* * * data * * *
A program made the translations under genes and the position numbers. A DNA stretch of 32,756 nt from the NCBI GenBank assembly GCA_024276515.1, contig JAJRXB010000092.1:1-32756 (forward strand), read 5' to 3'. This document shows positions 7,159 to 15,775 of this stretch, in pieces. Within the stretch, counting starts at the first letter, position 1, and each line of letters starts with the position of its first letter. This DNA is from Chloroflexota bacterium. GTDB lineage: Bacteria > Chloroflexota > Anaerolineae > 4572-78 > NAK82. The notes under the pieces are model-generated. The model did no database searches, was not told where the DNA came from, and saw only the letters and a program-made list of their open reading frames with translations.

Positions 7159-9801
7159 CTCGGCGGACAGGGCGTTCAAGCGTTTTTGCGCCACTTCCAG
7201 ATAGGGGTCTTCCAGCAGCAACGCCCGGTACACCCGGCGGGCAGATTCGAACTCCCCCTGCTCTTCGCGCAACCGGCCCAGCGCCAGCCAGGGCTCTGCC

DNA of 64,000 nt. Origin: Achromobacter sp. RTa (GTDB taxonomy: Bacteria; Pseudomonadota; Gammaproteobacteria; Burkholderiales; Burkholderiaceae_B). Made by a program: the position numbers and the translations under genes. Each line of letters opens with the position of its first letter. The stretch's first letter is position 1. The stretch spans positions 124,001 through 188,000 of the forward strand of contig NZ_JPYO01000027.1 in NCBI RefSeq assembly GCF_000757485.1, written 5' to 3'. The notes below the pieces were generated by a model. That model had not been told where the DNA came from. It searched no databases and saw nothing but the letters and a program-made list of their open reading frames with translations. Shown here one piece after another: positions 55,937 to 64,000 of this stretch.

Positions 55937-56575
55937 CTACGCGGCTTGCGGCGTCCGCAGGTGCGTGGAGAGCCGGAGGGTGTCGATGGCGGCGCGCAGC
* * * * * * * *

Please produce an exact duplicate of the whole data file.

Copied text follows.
A program made the translations under genes and the position numbers. A DNA stretch of 32,756 nt from the NCBI GenBank assembly GCA_024276515.1, contig JAJRXB010000092.1:1-32756 (forward strand), read 5' to 3'. This document shows positions 7,159 to 15,775 of this stretch, in pieces. Within the stretch, counting starts at the first letter, position 1, and each line of letters starts with the position of its first letter. This DNA is from Chloroflexota bacterium. GTDB lineage: Bacteria > Chloroflexota > Anaerolineae > 4572-78 > NAK82. The notes under the pieces are model-generated. The model did no database searches, was not told where the DNA came from, and saw only the letters and a program-made list of their open reading frames with translations.

Positions 7159-9801
7159 CTCGGCGGACAGGGCGTTCAAGCGTTTTTGCGCCACTTCCAG
7201 ATAGGGGTCTTCCAGCAGCAACGCCCGGTACACCCGGCGGGCAGATTCGAACTCCCCCTGCTCTTCGCGCAACCGGCCCAGCGCCAGCCAGGGCTCTGCC

DNA of 64,000 nt. Origin: Achromobacter sp. RTa (GTDB taxonomy: Bacteria; Pseudomonadota; Gammaproteobacteria; Burkholderiales; Burkholderiaceae_B). Made by a program: the position numbers and the translations under genes. Each line of letters opens with the position of its first letter. The stretch's first letter is position 1. The stretch spans positions 124,001 through 188,000 of the forward strand of contig NZ_JPYO01000027.1 in NCBI RefSeq assembly GCF_000757485.1, written 5' to 3'. The notes below the pieces were generated by a model. That model had not been told where the DNA came from. It searched no databases and saw nothing but the letters and a program-made list of their open reading frames with translations. Shown here one piece after another: positions 55,937 to 64,000 of this stretch.

Positions 55937-56575
55937 CTACGCGGCTTGCGGCGTCCGCAGGTGCGTGGAGAGCCGGAGGGTGTCGATGGCGGCGCGCAGC